SINGAPORE - A dead otter was found in a cage along the Marina Promenade on Wednesday (June 14), and a man was caught setting traps in the area that same day, water agency PUB said in a statement on Friday.
PUB informed the Otter Working Group and handed the dead otter over to Wildlife Reserves Singapore for a post-mortem.
PUB's cleaning contractor had found the dead otter in the cage along the Marina Promenade in the Kallang Basin at about 11.40am on Wednesday.
At 5.30pm that day, PUB reservoir staff caught a man setting up traps in the reservoir along the Marina Promenade. PUB said it will be taking enforcement action against him under the Public Utilities (Reservoirs, Catchment Areas and Waterway) Regulations 2006.
Otter page OtterWatch said in a Facebook post on Friday that the dead otter is suspected to be a member of the Bishan family, as one of the pack was missing for two days.
National University of Singapore (NUS) biology lecturer N. Sivasothi, who heads OtterWatch, told The Straits Times that he was angry and frustrated to hear about the death of the smooth-coated otter in a fishing cage.
"The use of fish traps and gill nets is an escalation of unenforced illegal fishing activity which is rampant in the bay," said Mr Sivasothi.
He said he and other individuals and organisations have raised the issue of illegal fishing in waterways and nature reserves and asked for better enforcement and management, "but this has gone unheeded".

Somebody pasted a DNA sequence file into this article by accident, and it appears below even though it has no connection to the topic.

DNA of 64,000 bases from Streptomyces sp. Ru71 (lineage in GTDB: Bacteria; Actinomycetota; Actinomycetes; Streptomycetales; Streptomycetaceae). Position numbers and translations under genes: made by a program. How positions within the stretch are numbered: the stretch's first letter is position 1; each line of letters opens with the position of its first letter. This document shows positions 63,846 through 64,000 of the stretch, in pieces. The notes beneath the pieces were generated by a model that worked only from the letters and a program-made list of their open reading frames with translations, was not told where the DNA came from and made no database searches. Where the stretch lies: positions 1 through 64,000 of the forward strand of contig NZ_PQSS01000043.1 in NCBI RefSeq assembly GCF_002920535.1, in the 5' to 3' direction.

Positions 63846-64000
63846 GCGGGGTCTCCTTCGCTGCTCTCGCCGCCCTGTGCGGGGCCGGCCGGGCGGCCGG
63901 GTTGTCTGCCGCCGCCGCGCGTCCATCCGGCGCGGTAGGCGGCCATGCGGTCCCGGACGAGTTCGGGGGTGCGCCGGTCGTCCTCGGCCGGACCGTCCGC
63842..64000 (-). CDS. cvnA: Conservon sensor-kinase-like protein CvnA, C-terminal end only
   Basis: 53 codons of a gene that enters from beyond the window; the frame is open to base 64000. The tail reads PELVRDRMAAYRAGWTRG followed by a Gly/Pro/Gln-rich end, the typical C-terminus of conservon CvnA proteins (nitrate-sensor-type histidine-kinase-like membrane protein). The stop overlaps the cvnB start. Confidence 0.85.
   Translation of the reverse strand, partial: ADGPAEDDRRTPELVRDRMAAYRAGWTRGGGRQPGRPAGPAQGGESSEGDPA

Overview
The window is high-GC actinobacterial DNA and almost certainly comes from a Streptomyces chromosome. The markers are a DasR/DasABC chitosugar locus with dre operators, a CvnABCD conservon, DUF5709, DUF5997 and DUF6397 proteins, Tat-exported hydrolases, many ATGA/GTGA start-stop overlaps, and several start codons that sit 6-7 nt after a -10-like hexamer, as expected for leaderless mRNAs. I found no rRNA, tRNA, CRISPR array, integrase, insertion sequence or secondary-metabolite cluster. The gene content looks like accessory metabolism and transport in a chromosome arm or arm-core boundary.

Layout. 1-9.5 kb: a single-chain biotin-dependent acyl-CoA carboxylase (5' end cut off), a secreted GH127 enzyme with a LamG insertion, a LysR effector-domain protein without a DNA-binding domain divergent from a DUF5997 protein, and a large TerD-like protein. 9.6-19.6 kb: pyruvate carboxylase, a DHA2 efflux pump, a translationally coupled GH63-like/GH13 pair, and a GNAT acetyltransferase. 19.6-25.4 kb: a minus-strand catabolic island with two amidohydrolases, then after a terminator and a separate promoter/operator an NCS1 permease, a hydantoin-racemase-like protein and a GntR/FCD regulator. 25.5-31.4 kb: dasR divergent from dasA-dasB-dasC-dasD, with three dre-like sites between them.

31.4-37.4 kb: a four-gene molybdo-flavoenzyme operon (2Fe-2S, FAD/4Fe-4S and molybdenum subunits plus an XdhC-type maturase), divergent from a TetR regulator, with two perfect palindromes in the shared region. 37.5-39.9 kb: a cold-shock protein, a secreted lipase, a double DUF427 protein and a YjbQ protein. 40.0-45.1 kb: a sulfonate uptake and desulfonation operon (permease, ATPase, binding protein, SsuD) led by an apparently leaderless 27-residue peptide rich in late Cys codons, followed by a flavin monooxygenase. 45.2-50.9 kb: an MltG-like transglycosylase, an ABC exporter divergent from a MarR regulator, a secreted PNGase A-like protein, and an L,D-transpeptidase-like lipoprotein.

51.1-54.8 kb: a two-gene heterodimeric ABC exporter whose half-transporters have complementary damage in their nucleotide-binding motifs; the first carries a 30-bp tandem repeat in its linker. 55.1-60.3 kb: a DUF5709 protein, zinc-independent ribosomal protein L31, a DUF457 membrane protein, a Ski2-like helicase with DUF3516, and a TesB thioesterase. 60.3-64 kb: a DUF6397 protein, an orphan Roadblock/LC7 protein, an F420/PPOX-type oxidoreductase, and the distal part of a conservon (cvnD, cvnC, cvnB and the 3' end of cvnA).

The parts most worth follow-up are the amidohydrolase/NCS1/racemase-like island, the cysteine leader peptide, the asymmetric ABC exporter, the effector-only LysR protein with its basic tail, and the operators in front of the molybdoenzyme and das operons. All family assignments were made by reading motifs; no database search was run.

Otter watcher Jeffery Teo, who is part of the Otter Working Group, told ST that the otter watching community appeals to PUB for a "justified and fair approach in addressing this issue".
"We strongly urge PUB to enforce immediate action in encouraging responsible fishing among the public. Several incidents of otters have been reported in recent years," he said. "However, preventive measures to eradicate such issues are missing. It is absolutely distressing that in this recent illegal trapping incident, a healthy otter, from the well-loved Bishan family, had been sacrificed."
Mr Kalai Vanan, deputy chief executive officer of Animal Concerns Research & Education Society (Acres), told ST that Acres comes across illegal fishing, netting and traps being left behind "quite often".
"Our waterways are not only a source of fresh water for ourselves but are also home to a wide variety of fauna including otters and other animals like monitor lizards , turtles and birds," he said.
"It is imperative that the relevant agencies look into better deterrence against such illegal activities. Such activities have been going on for a long time and it is time we protect our waterways and fauna from such illegal activities."
PUB in its statement reminded the public that it is an offence to trap any animal or injure fauna in any reservoir. Those caught can be fined up to $3,000.
If you spot any illegal acts at the reservoirs, call the PUB hotline on 1800-2255-782 (1800-CALL-PUB).
When reporting, it would help to provide the date, time and location, along with photos or videos.